Last edited: Jul 3, 2012
  11. HockaLouis

    HockaLouis New Member

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    Green Energy would be a fable if it weren't actually a vast leftwing conspiracy to control people and enrich itself.
     
  12. Vincine

    Vincine New Member

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    I didn’t say I thought the big wind mills were good, or not. I said I didn’t find them ugly. I think you’re confusing my appreciation of a windmill’s simple clean lines, as compared to other powerplants, as approval.

    While the Adirondacks may not be pristine as Wyoming, they are pretty damm BEAUTIFUL. There is a wind farm up here just outside the park that I drive through on occasion. The first time I saw the mills was a hazy day with low hanging cloud cover They snuck up on me out of the fog. You couldn’t see the hubs of the mills. What you saw were the big bases, and the end of the blades as they slowly came down out of the clouds, arced around the bottom of their travel, and disappeared back into the ceiling.

    They looked like something that was planted here from another planet. The scale seemed off, way off. If you can imagine an open town board meeting being held in a first grade classroom, with all the grown-ups sitting in the kids chairs. That's what these things, sprouting up out of the fields and behind the farm houses & barns, looked like. I thought they were BIG. Really BIG. Astonishingly BIG. I thought they were most bizarre, but I didn’t think they were ugly, not like other kinds of power plants would have been scattered around the area.

    As far as costs. I would prefer that ‘$70 dollar per kilowatt’ be given to me to install my own generating ability. I’m stating I think we'd be better off if we could pull our energy right out of the sky, household by household, and not be subject to forces outside our communities. I think big power plants create dependency instead of independence, whether they’re green or not.

    The photos below were taken with a wide angle lens. They don't give a true idea of the size. Imagine the width of one of the bases is twice as wide as the house, and then extrapolate their height from that.
     

    Attached Files:

    Last edited: Jul 4, 2012
  13. Chandler51

    Chandler51 New Member

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    They make the blades close to where I work, and I see them all the time on the highway. They are big. REAL f'ing big. Here's a pic for scale....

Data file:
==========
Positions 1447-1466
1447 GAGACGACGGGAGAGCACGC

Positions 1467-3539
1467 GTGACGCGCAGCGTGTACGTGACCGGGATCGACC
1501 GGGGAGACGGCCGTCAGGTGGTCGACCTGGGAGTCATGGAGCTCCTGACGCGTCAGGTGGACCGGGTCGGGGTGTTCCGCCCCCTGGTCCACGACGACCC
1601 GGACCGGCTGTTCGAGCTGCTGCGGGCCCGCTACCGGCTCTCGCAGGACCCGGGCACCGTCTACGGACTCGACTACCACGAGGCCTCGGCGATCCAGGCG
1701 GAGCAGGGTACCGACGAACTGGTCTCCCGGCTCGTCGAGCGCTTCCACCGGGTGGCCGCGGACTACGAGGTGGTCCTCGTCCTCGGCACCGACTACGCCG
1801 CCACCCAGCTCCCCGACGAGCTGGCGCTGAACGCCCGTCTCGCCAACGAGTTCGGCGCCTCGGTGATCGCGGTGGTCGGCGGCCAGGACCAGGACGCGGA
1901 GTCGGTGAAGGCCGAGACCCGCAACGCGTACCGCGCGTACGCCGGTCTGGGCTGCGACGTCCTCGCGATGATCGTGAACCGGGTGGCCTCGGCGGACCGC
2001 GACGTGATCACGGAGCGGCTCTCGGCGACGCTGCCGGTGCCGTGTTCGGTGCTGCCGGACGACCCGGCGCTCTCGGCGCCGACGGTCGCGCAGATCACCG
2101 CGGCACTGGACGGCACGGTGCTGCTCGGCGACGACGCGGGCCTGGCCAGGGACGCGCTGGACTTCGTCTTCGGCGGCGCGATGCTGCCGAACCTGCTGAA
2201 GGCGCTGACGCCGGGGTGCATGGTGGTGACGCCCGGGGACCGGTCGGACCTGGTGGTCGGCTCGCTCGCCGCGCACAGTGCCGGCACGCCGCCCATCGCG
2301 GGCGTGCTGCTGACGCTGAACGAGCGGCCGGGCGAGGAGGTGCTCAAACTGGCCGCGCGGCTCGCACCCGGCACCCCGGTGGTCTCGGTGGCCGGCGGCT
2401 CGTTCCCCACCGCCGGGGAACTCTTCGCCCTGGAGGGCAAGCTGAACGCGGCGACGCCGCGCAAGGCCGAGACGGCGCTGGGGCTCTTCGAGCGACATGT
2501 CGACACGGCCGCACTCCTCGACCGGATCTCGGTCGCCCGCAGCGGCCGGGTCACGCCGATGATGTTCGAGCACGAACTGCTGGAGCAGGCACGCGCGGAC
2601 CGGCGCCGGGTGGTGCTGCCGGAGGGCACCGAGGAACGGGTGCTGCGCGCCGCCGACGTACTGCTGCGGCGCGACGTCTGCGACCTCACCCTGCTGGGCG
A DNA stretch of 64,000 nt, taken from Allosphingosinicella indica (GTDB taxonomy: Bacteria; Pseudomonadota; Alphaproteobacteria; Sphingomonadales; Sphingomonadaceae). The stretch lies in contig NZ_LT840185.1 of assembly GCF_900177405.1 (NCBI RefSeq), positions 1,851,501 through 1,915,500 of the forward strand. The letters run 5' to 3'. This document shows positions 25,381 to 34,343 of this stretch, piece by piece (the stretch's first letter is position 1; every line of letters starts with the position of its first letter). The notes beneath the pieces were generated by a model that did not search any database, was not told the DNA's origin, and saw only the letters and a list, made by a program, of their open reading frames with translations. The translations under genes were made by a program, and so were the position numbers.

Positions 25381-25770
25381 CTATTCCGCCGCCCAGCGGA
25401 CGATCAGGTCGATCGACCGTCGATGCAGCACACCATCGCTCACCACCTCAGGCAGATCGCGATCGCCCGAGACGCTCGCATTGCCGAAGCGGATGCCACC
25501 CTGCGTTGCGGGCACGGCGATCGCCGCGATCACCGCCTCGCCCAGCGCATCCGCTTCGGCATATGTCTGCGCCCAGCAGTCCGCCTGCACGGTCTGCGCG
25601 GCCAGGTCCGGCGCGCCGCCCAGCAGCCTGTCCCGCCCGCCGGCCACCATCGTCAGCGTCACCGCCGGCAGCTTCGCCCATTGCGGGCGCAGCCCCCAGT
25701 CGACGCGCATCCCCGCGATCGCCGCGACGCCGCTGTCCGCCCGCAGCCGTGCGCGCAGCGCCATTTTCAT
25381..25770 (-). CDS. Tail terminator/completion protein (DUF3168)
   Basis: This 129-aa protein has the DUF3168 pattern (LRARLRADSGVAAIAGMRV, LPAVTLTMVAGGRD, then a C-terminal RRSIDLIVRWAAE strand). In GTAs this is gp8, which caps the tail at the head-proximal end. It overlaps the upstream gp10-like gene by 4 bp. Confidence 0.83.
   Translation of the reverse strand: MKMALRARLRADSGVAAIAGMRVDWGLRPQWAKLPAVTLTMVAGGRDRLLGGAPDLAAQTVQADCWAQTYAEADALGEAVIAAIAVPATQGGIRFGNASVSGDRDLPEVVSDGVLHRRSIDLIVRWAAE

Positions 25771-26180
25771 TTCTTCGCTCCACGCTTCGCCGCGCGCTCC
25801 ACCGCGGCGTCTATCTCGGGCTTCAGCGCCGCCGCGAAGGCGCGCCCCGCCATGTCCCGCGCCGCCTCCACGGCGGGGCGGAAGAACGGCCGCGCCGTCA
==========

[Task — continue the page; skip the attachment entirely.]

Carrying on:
image-3779141493.jpg

    I pulled the pic off of the net, but that's how they move them around here also.
     
  14. c3shooter

    c3shooter Administrator Staff Member

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    Photo I took in San Diego. Watching the cranes on the ship unloading the wind generators. Think these were Japanese.

    scaffold 046.jpg
     
  15. Durangokid

    Durangokid New Member

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    Back in the 1960s the Wind Mills were going to replace every energy product. The Government gave big checks and tax breaks as they are now doing. The Power companies make a killing on these deals. The Feds pay the overhead and the power is fed into the grid where it brings market price. The poor taxpayer is paying twice for his morning toast. The Power Company is then allowed to exempt the profits. We were doing drive systems for the Medicine Bow Wyoming project. When the Tax breaks were removed Florida Power walked away. They left the breaks open and the damn things destroyed themselves. For years the great piles of iron littered the plains. And yes the Taxpayers cleaned up the mess. The results of this will be very high home electric bills. Too bad we had it pretty good.:(
     
  16. BodySnatcher

    BodySnatcher New Member

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    Solar powered Sterling engine. Check it out.
     
  17. Muliemaster

    Muliemaster New Member

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    They also make them in pueblo colorado as well as in brighton co
     
  18. Chandler51

    Chandler51 New Member

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    Have you seen them being hauled? MAN! The first time I saw one on the highway, I wasn't sure I wanted to drive past it. (I did tho). :)
     
  19. Muliemaster

    Muliemaster New Member

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    I have hauled several times, but heavy haul isnt my cup of tea, to much dealings with dot for me
     
  20. TLuker

    TLuker Active Member

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    That's a good point. I never thought about the decentralization of power literally. :)

    Now, I can't help but to wonder how things would have turned out if Edison had won the debate with Westinghouse over DC and AC. Edison wanted small localized power plants to produce DC, which can't travel long distances like AC. And isn't decentralization what makes the Internet so great, and protected from attacks?